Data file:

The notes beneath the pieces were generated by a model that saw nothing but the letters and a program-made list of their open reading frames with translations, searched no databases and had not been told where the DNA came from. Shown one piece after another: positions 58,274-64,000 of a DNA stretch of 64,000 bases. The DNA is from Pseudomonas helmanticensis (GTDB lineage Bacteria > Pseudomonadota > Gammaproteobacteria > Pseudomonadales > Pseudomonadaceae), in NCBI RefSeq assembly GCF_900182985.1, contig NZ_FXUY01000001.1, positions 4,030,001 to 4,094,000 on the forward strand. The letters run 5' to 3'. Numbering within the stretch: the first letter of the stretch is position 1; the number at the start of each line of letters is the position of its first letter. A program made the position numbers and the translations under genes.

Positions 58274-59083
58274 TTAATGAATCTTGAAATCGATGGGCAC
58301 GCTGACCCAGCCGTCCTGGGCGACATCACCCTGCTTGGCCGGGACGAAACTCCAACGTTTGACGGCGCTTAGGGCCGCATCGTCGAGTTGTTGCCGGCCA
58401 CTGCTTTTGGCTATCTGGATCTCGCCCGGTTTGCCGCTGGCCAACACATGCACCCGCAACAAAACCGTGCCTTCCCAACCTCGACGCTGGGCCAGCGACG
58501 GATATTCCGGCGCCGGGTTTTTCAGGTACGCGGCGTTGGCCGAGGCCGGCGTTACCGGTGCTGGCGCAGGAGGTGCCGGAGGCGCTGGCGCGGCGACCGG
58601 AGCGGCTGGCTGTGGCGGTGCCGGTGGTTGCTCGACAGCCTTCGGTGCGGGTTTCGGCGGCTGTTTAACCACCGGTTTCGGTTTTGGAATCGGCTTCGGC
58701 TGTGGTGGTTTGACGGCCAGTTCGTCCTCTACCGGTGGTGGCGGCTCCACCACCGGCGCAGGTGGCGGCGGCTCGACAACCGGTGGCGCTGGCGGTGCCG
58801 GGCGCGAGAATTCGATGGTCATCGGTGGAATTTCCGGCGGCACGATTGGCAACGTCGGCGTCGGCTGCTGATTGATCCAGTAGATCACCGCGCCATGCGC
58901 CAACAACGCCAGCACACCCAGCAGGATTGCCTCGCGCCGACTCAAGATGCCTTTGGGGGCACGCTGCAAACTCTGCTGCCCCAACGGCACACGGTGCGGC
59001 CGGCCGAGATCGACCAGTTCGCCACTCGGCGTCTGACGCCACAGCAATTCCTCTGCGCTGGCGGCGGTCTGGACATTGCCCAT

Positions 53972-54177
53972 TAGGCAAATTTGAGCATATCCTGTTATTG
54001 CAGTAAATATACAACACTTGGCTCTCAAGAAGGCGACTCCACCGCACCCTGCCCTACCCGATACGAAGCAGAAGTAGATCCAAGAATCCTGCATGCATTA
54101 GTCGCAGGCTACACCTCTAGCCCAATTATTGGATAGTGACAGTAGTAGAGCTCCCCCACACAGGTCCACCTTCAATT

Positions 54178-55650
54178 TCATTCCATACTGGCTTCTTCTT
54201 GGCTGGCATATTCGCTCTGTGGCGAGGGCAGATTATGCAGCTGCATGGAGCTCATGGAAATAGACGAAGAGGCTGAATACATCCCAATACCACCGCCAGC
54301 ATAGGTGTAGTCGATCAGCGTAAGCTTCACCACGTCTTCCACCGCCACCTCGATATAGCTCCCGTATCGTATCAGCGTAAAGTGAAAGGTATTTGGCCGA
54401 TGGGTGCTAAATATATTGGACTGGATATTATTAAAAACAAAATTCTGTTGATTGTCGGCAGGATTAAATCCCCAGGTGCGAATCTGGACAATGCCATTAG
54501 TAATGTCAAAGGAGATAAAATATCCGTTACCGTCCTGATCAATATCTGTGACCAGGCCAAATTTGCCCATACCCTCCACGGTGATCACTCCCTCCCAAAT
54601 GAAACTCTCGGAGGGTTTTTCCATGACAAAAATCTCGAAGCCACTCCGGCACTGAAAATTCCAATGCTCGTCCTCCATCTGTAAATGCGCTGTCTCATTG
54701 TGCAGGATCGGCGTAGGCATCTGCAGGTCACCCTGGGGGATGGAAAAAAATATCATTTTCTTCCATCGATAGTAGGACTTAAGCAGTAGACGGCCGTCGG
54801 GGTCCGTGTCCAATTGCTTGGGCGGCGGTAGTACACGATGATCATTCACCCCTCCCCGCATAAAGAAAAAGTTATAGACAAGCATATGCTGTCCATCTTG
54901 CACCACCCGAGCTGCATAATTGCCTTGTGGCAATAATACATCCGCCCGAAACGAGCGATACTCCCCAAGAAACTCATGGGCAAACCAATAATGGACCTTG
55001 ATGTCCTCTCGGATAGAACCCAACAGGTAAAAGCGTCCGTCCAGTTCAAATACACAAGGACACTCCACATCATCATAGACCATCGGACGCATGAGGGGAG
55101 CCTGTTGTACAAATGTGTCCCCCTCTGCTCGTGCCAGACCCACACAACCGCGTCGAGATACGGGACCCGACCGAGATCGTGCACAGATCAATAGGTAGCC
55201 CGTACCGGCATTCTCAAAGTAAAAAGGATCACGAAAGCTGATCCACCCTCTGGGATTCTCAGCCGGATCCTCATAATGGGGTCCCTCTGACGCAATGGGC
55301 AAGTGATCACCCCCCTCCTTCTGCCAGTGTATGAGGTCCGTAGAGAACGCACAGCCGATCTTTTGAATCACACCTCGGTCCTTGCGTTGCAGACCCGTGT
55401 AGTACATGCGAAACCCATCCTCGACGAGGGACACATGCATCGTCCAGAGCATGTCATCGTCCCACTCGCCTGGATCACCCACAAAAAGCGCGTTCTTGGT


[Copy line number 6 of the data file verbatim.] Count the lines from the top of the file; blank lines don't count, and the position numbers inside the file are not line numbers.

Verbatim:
58501 GATATTCCGGCGCCGGGTTTTTCAGGTACGCGGCGTTGGCCGAGGCCGGCGTTACCGGTGCTGGCGCAGGAGGTGCCGGAGGCGCTGGCGCGGCGACCGG